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AGI(S) – EEO Seminars Update

March 8, 2017 Leave a comment

Earth Observation and Spatial Analysis

February 2017 witnessed the first Festival of Creative Learning at the University of Edinburgh.  To mark this, Friday 24th saw a pairing of the first and second seminars in a special ‘Future Techniques’ trilogy held as part of this year’s EEO-AGI(S) Seminar Series.

Dr. Paul Chapman of Glasgow School of Art’s School of Simulation and Visualization (SimViz) first asked: “Virtual Reality. Temporary distraction or real opportunity?”

For those of us old enough to remember some of the mixed efforts of the early 1990s (cumbersome games console add-ons and some questionable movies! – all discussed) this was an interesting update and a reminder of how the Computer Games industry has developed at enormous pace over the last few decades.  For those new to VR this was a comprehensive coverage of hardware and software platforms (such as Google Cardboard, Samsung Gear VR and the HTC Vive offering – tipped as one VR…

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Amazon Outage makes for a Dark Cloud

March 1, 2017 Leave a comment

Earth Observation and Spatial Analysis

image1For some years now we have been led to believe that The Cloud gives us a  robust solution to providing software services (including GIS) which avoids the dangers of being dependent on individual servers, which risk loss of hardware, power supply, cooling and other points-of-failure.  This is a solution which has become increasing popular, with many organisations and services now dependent on it.  In theory, the Cloud spreads the risk over thousands of individual servers, physically located in different data centres at different sites spread across the different countries and continents.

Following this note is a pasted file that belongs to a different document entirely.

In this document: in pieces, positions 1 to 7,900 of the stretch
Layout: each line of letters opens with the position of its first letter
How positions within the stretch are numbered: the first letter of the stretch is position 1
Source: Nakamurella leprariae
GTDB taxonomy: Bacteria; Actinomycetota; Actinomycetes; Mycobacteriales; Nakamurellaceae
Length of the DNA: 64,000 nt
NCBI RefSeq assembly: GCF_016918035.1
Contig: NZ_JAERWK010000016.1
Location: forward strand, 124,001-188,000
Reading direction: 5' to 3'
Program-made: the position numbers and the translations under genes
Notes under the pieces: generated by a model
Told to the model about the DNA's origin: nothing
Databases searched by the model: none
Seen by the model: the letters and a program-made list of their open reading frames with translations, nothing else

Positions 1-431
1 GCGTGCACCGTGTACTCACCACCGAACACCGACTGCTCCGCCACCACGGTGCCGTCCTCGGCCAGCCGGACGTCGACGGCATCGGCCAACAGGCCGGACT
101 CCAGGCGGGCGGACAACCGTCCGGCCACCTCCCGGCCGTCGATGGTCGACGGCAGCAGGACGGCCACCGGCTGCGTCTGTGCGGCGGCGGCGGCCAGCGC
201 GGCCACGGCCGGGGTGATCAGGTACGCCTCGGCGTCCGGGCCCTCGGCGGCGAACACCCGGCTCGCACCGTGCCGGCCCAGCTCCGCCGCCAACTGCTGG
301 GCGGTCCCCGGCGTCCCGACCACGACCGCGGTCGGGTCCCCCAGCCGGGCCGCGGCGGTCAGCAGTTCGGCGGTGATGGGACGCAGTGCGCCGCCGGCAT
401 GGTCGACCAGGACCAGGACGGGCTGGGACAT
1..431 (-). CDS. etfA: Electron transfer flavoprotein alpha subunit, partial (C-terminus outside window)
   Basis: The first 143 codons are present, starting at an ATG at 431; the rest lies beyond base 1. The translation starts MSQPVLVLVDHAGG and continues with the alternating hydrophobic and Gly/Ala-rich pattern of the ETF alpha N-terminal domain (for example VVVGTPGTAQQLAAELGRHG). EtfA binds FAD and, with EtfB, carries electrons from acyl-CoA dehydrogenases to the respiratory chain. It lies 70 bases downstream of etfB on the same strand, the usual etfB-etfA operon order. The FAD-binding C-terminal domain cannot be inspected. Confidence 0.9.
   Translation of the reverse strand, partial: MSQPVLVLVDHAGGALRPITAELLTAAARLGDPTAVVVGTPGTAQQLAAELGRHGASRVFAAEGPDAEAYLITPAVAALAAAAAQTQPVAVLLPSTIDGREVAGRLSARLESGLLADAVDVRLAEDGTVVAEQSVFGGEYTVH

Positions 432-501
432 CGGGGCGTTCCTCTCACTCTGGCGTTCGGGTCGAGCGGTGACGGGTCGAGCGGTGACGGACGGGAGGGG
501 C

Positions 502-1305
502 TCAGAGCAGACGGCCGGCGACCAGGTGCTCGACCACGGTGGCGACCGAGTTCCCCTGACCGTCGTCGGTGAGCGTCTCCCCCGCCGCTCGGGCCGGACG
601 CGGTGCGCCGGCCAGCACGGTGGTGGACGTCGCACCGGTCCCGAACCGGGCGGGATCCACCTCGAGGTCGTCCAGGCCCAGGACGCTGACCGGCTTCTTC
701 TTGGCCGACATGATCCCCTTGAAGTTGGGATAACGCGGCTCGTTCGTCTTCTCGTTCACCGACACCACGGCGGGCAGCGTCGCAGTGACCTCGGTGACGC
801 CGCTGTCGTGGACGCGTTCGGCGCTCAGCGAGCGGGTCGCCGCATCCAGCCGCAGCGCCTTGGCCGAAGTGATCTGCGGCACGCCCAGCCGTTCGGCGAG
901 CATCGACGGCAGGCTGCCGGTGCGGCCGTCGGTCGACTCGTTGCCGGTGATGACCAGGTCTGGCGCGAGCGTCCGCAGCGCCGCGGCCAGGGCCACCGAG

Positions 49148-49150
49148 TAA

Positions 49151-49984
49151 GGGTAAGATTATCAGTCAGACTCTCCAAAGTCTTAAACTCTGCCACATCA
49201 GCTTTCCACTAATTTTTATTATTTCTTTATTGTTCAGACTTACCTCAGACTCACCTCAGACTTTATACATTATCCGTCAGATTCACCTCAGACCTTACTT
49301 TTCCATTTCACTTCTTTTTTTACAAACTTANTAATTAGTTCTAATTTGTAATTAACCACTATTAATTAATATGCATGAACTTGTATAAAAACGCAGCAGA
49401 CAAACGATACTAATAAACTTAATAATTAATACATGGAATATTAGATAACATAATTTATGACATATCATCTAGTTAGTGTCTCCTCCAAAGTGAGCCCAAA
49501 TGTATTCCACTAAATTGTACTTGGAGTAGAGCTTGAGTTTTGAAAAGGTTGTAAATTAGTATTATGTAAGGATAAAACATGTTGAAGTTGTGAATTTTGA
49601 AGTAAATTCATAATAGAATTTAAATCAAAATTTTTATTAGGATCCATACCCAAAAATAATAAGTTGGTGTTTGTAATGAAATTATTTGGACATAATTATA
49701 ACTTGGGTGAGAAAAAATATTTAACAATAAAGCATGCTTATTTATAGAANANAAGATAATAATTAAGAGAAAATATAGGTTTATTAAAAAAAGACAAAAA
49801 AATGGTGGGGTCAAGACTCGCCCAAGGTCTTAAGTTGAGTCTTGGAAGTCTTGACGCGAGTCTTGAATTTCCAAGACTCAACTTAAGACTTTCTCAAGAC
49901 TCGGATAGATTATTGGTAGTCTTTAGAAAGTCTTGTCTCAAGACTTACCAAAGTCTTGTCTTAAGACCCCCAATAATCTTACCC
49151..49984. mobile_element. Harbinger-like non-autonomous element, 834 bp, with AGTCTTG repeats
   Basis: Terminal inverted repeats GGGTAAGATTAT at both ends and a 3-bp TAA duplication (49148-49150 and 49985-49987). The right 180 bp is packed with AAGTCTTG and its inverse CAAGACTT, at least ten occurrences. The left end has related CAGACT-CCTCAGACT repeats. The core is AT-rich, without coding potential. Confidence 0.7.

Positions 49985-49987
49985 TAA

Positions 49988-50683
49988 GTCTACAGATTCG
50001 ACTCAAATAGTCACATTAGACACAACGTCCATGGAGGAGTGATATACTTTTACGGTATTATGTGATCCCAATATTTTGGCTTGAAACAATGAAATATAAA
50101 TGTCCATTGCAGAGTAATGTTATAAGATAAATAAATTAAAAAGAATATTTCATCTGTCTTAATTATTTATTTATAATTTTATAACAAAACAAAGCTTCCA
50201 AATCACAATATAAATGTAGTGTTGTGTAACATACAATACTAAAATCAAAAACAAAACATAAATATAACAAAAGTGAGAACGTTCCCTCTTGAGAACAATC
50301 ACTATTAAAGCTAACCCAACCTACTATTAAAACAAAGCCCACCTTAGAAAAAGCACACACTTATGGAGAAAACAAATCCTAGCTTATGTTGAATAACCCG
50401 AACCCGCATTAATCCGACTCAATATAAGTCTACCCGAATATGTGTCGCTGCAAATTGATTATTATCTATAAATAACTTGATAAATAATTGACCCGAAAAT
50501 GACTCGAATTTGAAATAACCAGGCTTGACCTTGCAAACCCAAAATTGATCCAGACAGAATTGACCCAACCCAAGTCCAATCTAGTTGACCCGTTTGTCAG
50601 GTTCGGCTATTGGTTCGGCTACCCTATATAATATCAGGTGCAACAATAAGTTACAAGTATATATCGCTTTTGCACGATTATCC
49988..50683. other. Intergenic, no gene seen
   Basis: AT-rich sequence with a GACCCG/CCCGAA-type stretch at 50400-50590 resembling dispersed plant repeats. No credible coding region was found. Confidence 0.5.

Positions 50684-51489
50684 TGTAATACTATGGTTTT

Or that’s the theory.  The 28th Feb saw a failure of saw an outage of the US-EAST node of Amazon’s S3 service which has caused chaos across the web.  Amazon’s web services have grown from an infrastructure built to support their own online shopping business to underpin around 150,000 other web sites, services and smartphone apps around the world…

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DEFRA releases 8000 datasets

June 29, 2016 Leave a comment

Earth Observation and Spatial Analysis

Yesterday, the Department for Environment, Food & Rural Affairs (DEFRA) reached their deadline for releasing data under their OpenDefra project, which has made freely available around 8000 datasets since the launch of the project in June 2015.

Further details from mapgubbins

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EEO-AGI Scotland Seminar Review : Dr. Joanne Nightingale : 16th Oct

January 14, 2016 Leave a comment

Earth Observation and Spatial Analysis

What is National Physical Laboratory (NPL) and what sort of work do they undertake? We were fortunate enough to have Joanne Nightingale, Head of Earth Observation, give a fascinating seminar about what NPL does and projects she is involved with.

NPL is a world leading National Measurement Institute that aims to work towards the growing demand for high quality, robust measurements in all aspects in our lives. The uncertainty in measurement is important to consider because they want the most accurate measurement and as the saying goes “measure thrice, cut once.” As a centre for carbon measurement, they support climate change research and a low carbon emission future.